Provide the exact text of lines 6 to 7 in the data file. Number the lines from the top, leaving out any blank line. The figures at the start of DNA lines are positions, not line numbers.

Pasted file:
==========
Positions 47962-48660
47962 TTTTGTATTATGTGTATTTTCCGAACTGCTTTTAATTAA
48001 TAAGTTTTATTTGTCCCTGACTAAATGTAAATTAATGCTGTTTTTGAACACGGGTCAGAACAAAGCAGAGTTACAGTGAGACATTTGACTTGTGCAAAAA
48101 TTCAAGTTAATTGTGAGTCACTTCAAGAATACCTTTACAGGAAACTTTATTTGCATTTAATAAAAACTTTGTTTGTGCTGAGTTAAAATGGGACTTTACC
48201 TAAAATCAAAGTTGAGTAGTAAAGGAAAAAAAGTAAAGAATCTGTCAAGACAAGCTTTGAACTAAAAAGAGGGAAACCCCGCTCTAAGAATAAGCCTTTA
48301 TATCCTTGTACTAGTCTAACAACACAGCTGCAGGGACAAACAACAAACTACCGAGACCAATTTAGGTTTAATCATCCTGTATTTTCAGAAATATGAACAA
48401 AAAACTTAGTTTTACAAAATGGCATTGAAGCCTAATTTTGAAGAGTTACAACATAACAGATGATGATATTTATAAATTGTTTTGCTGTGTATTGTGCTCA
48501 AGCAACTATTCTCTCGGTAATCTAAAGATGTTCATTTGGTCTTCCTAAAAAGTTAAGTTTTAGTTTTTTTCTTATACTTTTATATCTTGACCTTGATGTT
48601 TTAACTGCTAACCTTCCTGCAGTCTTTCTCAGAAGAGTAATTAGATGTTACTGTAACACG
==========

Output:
48301 TATCCTTGTACTAGTCTAACAACACAGCTGCAGGGACAAACAACAAACTACCGAGACCAATTTAGGTTTAATCATCCTGTATTTTCAGAAATATGAACAA
48401 AAAACTTAGTTTTACAAAATGGCATTGAAGCCTAATTTTGAAGAGTTACAACATAACAGATGATGATATTTATAAATTGTTTTGCTGTGTATTGTGCTCA